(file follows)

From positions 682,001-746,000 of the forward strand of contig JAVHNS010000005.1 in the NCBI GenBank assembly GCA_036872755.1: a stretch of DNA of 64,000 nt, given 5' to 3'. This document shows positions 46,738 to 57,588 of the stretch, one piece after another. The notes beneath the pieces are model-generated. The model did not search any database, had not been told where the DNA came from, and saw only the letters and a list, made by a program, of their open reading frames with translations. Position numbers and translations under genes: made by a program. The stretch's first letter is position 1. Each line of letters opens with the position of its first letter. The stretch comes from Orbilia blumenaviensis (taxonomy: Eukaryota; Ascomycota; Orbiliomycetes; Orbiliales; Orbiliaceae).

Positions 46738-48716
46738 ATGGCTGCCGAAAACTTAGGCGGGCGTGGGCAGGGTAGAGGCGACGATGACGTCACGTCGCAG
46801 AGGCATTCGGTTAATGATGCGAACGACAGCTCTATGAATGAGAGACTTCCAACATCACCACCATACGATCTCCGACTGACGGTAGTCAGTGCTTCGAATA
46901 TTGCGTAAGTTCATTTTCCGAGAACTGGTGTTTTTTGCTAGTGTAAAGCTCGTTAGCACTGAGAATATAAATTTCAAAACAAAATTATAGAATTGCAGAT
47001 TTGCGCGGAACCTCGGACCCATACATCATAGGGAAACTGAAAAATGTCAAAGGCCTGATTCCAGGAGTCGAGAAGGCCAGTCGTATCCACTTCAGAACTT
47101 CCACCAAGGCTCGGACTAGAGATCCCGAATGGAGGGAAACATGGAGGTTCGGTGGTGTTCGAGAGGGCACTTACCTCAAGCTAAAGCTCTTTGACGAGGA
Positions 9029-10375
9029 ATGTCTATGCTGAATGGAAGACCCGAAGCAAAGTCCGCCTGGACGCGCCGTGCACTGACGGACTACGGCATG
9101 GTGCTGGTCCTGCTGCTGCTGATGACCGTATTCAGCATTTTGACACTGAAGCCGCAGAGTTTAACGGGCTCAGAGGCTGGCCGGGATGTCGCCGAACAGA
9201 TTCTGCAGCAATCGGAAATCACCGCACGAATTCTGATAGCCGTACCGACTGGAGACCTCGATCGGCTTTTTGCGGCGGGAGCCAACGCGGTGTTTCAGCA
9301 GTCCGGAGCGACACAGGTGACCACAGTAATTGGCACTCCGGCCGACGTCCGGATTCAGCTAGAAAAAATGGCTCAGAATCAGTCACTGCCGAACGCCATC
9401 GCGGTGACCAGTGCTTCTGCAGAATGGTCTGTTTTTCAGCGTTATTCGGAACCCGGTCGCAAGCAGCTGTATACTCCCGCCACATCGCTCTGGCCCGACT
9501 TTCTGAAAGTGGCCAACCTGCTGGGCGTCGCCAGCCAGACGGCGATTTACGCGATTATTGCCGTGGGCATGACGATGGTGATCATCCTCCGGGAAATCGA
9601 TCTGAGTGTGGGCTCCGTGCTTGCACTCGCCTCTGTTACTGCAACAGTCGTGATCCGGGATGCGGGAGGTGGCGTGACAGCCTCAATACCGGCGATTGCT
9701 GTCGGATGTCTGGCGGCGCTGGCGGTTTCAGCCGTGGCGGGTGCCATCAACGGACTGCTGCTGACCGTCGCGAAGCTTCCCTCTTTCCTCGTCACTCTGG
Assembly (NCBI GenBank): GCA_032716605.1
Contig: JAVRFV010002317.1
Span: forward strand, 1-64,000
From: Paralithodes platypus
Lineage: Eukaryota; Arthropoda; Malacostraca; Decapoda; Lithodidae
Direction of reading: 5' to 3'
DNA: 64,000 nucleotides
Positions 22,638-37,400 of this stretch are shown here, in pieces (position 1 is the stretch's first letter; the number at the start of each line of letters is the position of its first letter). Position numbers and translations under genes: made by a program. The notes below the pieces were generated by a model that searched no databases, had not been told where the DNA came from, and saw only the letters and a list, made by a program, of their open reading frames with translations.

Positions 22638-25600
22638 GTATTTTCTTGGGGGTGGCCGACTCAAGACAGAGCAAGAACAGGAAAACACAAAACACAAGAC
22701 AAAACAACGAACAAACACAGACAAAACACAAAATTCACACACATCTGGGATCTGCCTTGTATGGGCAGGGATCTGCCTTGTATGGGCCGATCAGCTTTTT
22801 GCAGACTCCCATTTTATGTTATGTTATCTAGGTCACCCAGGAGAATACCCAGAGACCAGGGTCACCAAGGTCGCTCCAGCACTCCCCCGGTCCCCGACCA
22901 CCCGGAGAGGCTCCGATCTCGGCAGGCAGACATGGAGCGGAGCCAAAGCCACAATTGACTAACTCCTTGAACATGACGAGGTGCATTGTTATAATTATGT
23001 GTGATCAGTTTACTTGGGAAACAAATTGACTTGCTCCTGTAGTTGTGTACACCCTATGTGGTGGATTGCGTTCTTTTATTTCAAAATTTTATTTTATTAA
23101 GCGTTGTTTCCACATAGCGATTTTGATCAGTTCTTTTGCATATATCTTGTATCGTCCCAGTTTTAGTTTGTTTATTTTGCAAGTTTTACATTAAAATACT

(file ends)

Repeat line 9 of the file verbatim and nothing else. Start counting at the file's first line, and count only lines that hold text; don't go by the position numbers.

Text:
9029 ATGTCTATGCTGAATGGAAGACCCGAAGCAAAGTCCGCCTGGACGCGCCGTGCACTGACGGACTACGGCATG